The “majority of comments” gathered through a public survey are in favour of electoral reform, according to results released by the Yukon government on April 9.
The report is the culmination of 836 surveys completed last year, including 705 written comments. It notes the results aren’t representative of the Yukon’s demographics (respondents were typically older, living in an urban area and male).
Connected to this is the government’s release of draft terms of reference for an electoral reform commission. The commission will be tasked with making recommendations via a final report.
Applications for the commission are being accepted until April 26.
Creating a “a non-partisan commission on electoral reform” to consider possible changes was an election promise put forward by the Yukon Liberal Party.
The commission, which would be made up of three people, including a chair, would “investigate and assess options to ensure our electoral system captures the intentions of voters as well as possible.” According to the report, roughly 61 per cent of Yukoners indicated this was its most important priority.
The commission would also be struck in order to investigate how political parties operate. Roughly 20 per cent of respondents suggested this should guide its work, according to the survey report.
About 13 per cent of respondents indicated that the commission should zero in on “options to improve how citizens make their voices heard.”
“A small minority (4.5 per cent) indicated a different preference, such as not having a commission or not pursuing electoral reform,” the report says.
The draft terms of reference suggests commissioners will assume their roles in May.
“The commission will submit its final report to the minister by late fall 2019,” it says.
Its total budget is $178,500.
Opposition leaders take issue with the process of setting up the commission. They are questioning whether it will be non-partisan like Premier Sandy Silver says.
In a letter sent on April 5, Yukon Party interim leader Stacey Hassard claims that, based on a meeting with Silver that day, the Liberals are going to be the only ones responsible for selecting and appointing individuals, suggesting that other parties are going to be excluded.
The argument from the official Opposition is that all parties should be involved in choosing commission members.
“This committee will be making recommendations that could fundamentally change our democracy, and by allowing only one party to select members you will be creating, at the very least, a perception of bias in the work of the committee,” Hassard wrote.
Speaking with reporters on April 9 after question period, Silver said the Liberals are working with the Yukon Party.
“If they have any suggestions for that committee, then I would love to hear it,” he said.
“The Yukon public will judge based upon the members of that committee. We hope that we’ll pick names that Yukoners will see are not of a partisan nature. …”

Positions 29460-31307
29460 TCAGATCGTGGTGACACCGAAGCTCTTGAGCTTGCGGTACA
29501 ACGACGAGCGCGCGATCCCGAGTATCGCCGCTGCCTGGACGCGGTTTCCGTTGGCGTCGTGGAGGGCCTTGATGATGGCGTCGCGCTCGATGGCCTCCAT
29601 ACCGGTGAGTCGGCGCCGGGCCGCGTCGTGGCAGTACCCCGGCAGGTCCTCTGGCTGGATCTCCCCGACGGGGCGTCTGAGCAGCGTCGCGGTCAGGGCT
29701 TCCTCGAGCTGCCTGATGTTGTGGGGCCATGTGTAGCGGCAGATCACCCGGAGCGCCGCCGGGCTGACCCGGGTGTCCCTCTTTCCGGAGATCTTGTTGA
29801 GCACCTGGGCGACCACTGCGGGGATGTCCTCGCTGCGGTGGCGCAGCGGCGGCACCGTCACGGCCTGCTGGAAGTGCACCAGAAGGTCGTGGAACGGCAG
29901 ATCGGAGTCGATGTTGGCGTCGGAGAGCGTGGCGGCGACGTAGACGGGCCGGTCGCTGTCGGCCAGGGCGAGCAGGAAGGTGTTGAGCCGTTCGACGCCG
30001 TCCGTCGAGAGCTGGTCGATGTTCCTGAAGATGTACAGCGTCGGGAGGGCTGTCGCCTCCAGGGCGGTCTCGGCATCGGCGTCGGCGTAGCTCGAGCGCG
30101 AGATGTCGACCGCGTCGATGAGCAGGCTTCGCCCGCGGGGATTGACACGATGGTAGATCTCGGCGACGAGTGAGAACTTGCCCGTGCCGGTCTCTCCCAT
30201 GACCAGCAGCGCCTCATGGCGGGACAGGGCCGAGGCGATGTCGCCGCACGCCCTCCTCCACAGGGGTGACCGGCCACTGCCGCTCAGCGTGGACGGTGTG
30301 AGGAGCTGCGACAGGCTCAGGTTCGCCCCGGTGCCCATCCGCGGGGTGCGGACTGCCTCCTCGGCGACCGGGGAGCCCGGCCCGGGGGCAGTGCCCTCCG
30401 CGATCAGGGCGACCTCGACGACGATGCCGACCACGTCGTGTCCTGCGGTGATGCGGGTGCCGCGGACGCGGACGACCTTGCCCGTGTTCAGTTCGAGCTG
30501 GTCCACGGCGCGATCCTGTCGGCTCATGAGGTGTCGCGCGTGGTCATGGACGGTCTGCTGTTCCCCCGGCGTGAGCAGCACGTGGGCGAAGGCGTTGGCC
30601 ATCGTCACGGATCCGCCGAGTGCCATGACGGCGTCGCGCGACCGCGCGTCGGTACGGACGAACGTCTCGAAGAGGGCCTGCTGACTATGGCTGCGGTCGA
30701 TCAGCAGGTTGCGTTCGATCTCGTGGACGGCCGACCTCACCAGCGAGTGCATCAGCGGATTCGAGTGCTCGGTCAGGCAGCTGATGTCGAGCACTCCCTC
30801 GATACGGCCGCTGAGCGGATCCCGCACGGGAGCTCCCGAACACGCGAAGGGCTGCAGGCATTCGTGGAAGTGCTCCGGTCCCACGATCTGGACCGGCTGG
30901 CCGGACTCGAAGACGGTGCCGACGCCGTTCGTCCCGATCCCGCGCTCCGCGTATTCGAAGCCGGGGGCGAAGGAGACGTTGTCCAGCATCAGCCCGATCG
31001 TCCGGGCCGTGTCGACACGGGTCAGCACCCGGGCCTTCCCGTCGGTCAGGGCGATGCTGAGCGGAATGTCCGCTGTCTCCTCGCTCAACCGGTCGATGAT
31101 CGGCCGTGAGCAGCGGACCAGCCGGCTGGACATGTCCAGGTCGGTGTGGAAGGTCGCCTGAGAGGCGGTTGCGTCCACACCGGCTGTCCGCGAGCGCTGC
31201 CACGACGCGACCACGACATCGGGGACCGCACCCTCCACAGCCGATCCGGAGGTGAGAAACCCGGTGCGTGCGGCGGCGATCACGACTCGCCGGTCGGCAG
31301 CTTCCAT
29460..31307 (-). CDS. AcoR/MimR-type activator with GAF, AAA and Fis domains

The NDP also wants to be more involved.
“When we talked I indicated that I did not want to ‘nominate’ a person(s) to sit on this commission,” wrote Leader Liz Hanson in an April 5 letter to the premier. “My rationale for this is to avoid any perception of ‘partisanship.’”
Hassard also said in his letter that any change to the electoral system should be put out to a referendum.
“Changing the way we cast a ballot is a major change to our democracy and could alter the weight and the meaning of how each of our votes translate into how we are governed,” he wrote.
Instead of providing a detailed breakdown, the report qualifies some issues based on whether they were mentioned. For example, an issue raised between 20 and 50 times qualifies as “a large number” and more than 50 mentions is “a very large number.”
The survey report says a “large number” of respondents indicated Yukoners “should vote in a referendum on any recommended changes to the electoral system, whether they are brought forward by the commission or the government itself.”
Survey results list off various themes. According to the report, they include “strongly opposing views on the need for electoral system reform” and transparency on the part of the Yukon government concerning whether it’s willing to implement changes.
Informed choice is another theme with 83 per cent of respondents agreeing that public education on “our current and other types of electoral systems” is important.
When it comes to other specific types of electoral systems, “a very large number of respondents” have a preference for proportional representation, the report says. It’s unclear how many times such a change was actually suggested.
That said, a “large number” of people didn’t support reform or expressed “their clear support for keeping the current first-past-the-post electoral system,” according to the report.
The highest level of agreement in the survey fell on three topics, namely transparency and fairness during elections (89 per cent) and concerning political fundraising (87 per cent). That the legislative assembly is “open and accountable” is another at 83 per cent.
“In fact, five in six respondents agreed these topics were very important,” the report says.
Suggestions from the public include harsher penalties for MLAs involved with voter fraud and banning corporate donations, it says.
And further: “More constructive and meaningful dialogue or debate during question period was raised by a fair number of respondents, with several respondents suggesting rules or penalties for MLAs who do not honestly answer questions or are rude or disrespectful.”
There was “much lower agreement” when it came to ensuring elected officials reflect the Yukon’s diversity, the report says (50 per cent agreed).
“Women, minorities and those with lower incomes were referenced as groups that should be represented in politics,” it says. “A permanent First Nations seat in the legislature was also suggested.”
Contact Julien Gignac at email@example.com